This was a hockey play that resulted in an injury because of the player colliding with the stanchion and then the ice surface. In reviewing this play, I also took into consideration that Chara has not been involved in a supplemental discipline incident during his 13-year NHL career.

The one problem with the NHL finding no further issues with the Chara hit: an incensed Canadiens team is likely to take matters into their own hands on March 24 at TD Garden, and that could involve many Bs players being at risk for retribution.

Skaters like Patrice Bergeron, David Krejci and Tyler Seguin would do well to tread lightly in that final regular season game against the Habs in Boston a contest that could well be Les Habitants looking for revenge in a war of attrition rather than a scoreboard battle.

Joe Haggerty can be reached at jhaggerty@comcastsportsnet.com.Follow Joe on Twitter at http:twitter.comHackswithHaggs

Bruins will add assistant coach, tap Bradley to run draft board

Bruins will add assistant coach, tap Bradley to run draft board

While the Bruins technically operated, and operated well, short one coach once assistant coach Bruce Cassidy replaced Claude Julien behind the Boston bench, that’s not expected to continue for the upcoming season.

Bruins GM Don Sweeney confirmed this week that the B’s will be retaining the current assistant coach group of Joe Sacco, Jay Pandolfo and Bob Essensa to work under Cassidy as full-time head coach, and that they’ll be looking to add one more person to his staff.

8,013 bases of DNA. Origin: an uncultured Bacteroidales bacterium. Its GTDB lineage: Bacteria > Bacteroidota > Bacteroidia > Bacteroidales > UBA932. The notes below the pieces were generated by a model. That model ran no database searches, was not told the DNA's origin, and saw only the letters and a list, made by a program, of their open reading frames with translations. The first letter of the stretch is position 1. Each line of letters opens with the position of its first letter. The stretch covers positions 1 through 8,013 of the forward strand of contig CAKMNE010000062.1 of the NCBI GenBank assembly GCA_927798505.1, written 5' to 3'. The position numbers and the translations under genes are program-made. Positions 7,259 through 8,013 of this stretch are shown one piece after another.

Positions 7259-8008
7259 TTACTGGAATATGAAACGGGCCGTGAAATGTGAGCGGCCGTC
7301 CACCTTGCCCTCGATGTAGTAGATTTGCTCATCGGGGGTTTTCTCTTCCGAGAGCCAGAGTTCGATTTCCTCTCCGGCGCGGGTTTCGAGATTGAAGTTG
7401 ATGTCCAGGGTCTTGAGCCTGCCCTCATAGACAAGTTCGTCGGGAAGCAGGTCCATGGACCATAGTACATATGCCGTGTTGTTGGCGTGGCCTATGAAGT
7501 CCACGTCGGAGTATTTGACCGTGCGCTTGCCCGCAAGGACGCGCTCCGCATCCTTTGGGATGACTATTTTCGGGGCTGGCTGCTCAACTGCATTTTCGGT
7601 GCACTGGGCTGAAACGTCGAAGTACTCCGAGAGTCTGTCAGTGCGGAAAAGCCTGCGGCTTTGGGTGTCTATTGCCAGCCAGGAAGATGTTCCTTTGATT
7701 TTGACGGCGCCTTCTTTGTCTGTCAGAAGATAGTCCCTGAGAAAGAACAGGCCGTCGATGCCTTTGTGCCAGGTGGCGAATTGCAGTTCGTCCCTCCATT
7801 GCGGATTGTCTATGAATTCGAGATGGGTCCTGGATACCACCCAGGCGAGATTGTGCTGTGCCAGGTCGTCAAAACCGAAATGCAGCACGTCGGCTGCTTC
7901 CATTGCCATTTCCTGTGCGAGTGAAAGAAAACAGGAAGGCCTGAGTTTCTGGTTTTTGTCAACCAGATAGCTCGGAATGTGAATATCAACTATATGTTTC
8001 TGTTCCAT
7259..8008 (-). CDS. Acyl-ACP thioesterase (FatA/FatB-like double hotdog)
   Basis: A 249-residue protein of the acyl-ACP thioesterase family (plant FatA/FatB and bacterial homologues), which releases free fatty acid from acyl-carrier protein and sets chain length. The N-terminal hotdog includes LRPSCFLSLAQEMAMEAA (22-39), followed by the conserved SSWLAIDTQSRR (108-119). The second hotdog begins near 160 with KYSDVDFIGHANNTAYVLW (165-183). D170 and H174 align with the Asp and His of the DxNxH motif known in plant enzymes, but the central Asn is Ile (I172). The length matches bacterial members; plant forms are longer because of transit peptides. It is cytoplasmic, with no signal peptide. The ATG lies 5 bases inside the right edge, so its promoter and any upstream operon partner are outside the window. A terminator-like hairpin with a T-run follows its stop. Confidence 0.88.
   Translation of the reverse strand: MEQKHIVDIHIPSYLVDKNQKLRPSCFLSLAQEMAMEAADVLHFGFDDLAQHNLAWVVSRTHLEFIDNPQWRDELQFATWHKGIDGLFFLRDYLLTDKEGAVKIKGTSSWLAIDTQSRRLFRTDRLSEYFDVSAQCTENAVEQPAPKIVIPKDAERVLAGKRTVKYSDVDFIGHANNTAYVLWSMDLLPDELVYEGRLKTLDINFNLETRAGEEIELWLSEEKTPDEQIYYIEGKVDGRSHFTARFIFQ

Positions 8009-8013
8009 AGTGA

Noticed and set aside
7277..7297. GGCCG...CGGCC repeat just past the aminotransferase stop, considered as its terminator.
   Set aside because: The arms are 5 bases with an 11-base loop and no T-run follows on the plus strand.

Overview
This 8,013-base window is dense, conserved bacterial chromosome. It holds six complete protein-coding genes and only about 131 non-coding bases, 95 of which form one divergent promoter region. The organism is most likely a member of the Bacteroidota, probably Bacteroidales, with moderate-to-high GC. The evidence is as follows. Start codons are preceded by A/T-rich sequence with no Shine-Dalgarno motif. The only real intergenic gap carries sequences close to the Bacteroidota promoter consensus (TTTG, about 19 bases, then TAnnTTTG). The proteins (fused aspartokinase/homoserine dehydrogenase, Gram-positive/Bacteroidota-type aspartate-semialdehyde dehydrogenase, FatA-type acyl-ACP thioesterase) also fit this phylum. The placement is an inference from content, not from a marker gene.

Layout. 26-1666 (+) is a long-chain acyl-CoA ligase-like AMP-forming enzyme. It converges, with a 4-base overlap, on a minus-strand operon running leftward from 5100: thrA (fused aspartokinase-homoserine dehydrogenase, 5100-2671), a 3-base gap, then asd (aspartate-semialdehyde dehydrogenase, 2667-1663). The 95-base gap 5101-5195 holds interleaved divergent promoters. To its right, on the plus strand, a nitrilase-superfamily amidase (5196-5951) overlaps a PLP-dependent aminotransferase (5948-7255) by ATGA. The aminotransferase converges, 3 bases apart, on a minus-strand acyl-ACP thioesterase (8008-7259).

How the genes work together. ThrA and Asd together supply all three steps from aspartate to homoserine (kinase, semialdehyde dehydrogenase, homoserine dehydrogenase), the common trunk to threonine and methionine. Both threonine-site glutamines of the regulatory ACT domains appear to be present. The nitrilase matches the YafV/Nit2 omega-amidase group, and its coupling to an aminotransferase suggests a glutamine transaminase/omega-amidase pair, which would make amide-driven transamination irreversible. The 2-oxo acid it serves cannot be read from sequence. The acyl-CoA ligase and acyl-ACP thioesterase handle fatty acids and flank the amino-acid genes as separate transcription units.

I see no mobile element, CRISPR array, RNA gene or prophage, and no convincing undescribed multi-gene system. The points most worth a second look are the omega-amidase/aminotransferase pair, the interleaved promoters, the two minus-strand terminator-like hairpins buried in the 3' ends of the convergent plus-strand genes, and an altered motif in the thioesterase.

“I think our staff did a very good job jumping in and picking up, because we didn’t add to it at the time [of Cassidy’s promotion] when we subtracted from the group. It will stay as is,” said Sweeney. “We will also be looking to add to it to complement that group. Bruce and I have already spoken briefly about it, but we haven’t identified yet and we’ve already received some people that would have some interest. We’ll pursue that accordingly.”

Sacco handled the defensemen and the penalty kill in the final few months of the season, and Pandolfo worked with the forwards in his very first season as an NHL assistant coach following a stint in player development. Essensa, of course, worked with the goaltenders and as the “eye in the sky” from the press box once Pandolfo moved to the bench following the coaching change. So the natural assumption would be that the Bruins would hire another former defenseman to work with the D-men given the backgrounds of Sacco and Pandolfo as forwards.

“We haven’t gotten too far out in front of it. But, Joe Sacco moved from the front of the bench to the D, and did a terrific job [while playing a] big part of the penalty kill all year. Jay [Pandolfo] came down from the press box, worked with the forwards, which he had worked with all year. But now he’s in the heat of the battle. They were terrific. We were a true staff,” said Cassidy. “Goalie Bob [Essensa] became a little bit more of an eye in the sky for us up there. We had Kim [Brandvold], who was our skating coach, helped a lot with the practices, with the pace we were trying to establish. I can’t thank them enough.

“Going forward, we’re going to meet and decide what’s the best fit for us [as an assistant hire]. Obviously those two have a forward background, I have a defense background, so maybe that’s an area we have to look at, what’s the best complement. But we’d be getting ahead of ourselves if I said today that we’re pinpointing an exact thing. We’ve got to look at it and say, ‘OK, who’s the best fit. What makes us the most successful?’ We’ll go from there with the candidates we get.”